by Wendy Strgar January 25, 2012
Known as America’s sex therapist, Ian Kerner offers some of the sagest advice you will ever hear in this not to be missed conversation about how sexual pleasure heals our life. Ian’s is a clear voice of sexual sanity clarifies everything from the power of enhanced foreplay and oral sex to the mystery and complexity of opening to your sexual fantasies. If you are like millions of others who are dissatisfied with their sex life, this conversation might be just the medicine that yours needs to rethink your sexuality and revitalize your capacity for intimacy.
Ian Kerner, Phd, widely known as “America’s sex therapist” is a New York Times best-selling author of numerous books including She Comes First and Love in the Time of Colic. Ian’s journey to becoming a sex therapist grew out of his own personal battle with sexual dysfunction and his desire to help others. He often addresses issues that are painfully common in the “American bedroom” but nonetheless lead to lives of quiet desperation. Ian appears frequently on NBC TODAY and writes a bi-weekly health column for their website. He is also a regular contributor to CNN as well as wide a range of magazines, blogs and other media outlets.
In addition to a busy private practice, Ian lectures nationally on a variety of subjects and recent appearances have included: The Organization of Women Leaders at Princeton University, human sexuality classes at Indiana University, the 92nd Street Y in New York City, Sex Week at Yale University and the Psychology Honors Society at New York University. is certified to counsel by the American Association of Sexuality Educators, Counselors and Therapists (AASECT) and is a Diplomate in Sex Therapy of the American Board of Sexology. Ian is also a professional member of the American Association for Marriage and Family Therapy, the International Society for the Study of Women’s Sexual Health and The Society for the Scientific Study of Sexuality (SSIS).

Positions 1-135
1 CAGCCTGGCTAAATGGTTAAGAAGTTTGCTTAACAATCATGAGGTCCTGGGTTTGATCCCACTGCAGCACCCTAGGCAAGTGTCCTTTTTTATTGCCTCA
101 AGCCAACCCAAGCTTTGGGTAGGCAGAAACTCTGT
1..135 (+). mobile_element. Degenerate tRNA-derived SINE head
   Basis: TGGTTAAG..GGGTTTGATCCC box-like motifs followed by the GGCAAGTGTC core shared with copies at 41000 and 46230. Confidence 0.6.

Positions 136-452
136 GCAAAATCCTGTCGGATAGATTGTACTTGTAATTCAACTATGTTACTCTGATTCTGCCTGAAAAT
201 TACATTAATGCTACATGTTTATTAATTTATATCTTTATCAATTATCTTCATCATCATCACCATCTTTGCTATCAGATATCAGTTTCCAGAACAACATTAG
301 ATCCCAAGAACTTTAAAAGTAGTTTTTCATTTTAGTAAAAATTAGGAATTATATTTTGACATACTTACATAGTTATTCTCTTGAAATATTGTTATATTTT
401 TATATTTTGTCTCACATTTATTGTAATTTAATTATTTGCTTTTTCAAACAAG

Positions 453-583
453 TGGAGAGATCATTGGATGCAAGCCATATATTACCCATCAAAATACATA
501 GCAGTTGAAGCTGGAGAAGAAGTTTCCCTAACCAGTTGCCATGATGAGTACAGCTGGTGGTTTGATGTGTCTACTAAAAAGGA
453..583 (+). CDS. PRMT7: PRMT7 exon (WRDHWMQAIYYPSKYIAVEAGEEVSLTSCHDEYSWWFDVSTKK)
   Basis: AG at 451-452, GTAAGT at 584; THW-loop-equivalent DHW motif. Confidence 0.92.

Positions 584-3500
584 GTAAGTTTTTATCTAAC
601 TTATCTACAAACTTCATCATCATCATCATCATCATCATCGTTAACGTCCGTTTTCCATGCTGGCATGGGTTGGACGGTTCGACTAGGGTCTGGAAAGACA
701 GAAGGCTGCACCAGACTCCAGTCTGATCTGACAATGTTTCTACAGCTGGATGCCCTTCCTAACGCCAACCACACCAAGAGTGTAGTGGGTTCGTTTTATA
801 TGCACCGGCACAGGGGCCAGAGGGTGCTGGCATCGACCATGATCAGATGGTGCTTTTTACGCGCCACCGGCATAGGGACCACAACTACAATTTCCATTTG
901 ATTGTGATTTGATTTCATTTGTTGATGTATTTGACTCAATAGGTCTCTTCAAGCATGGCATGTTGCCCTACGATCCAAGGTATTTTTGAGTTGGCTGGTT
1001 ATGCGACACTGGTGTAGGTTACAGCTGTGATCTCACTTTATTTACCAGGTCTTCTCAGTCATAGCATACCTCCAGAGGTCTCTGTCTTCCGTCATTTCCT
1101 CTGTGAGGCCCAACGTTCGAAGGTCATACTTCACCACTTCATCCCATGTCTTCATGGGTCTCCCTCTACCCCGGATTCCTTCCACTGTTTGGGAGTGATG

Ian is a Phi Beta Kappa graduate of Brandeis University, and also holds degrees from New York University and the American Academy of Clinical Sexologists. Ian is a former Thomas J. Watson Fellow and recipient of the Erwin J. Haberle Award in Clinical Sexology. Ian was born and raised in New York City where he resides with his wife and two young sons.
by Wendy Strgar May 22, 2018
There is no time like long summer nights to cultivate our uniquely, profoundly human capacity for pleasure, especially sexual pleasure. Our pleasure response transforms our relationship to each other and even to life itself. Focusing on pleasure not only changes how we see our opportunities for intimate connection, but also invites us into a deeper relationship with our erotic soul.
by Wendy Strgar May 17, 2018
It becomes hard to trust your own thinking when nothing seems to be working. The space between how I thought it would go and how it is going seems to widen in front of my eyes. Maybe most difficult of all is how often the undesirable outcomes around us spill over into our relationships, both at home and at work. An errant comment too easily turns into an argument. I become blind to my impact on people around me, caught up in the unresolved problems surrounding me. During times like these, we often underestimate the power of the choices we make and how it can create a path back towards what’s working or down the slippery slope of self-destruction, which my husband affectionately calls “flirting with the gutter.”
Here is my short list to making it better when it isn’t working at all. Each one helps you do the next one, so start at the beginning and work your way down.
by Wendy Strgar May 03, 2018